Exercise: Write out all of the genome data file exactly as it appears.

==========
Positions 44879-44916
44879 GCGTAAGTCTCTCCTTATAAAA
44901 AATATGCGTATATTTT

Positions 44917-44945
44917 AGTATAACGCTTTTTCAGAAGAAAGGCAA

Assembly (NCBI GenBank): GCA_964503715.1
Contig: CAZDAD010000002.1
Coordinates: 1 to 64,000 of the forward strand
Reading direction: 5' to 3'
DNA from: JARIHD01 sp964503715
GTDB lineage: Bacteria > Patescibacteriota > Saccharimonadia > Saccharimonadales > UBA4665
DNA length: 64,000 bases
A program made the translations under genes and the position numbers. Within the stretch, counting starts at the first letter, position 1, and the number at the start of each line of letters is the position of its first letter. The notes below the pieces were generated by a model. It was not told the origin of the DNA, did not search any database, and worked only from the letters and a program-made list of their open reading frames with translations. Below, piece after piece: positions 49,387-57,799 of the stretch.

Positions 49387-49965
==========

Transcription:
Positions 44879-44916
44879 GCGTAAGTCTCTCCTTATAAAA
44901 AATATGCGTATATTTT

Positions 44917-44945
44917 AGTATAACGCTTTTTCAGAAGAAAGGCAA

Assembly (NCBI GenBank): GCA_964503715.1
Contig: CAZDAD010000002.1
Coordinates: 1 to 64,000 of the forward strand
Reading direction: 5' to 3'
DNA from: JARIHD01 sp964503715
GTDB lineage: Bacteria > Patescibacteriota > Saccharimonadia > Saccharimonadales > UBA4665
DNA length: 64,000 bases
A program made the translations under genes and the position numbers. Within the stretch, counting starts at the first letter, position 1, and the number at the start of each line of letters is the position of its first letter. The notes below the pieces were generated by a model. It was not told the origin of the DNA, did not search any database, and worked only from the letters and a program-made list of their open reading frames with translations. Below, piece after piece: positions 49,387-57,799 of the stretch.

Positions 49387-49965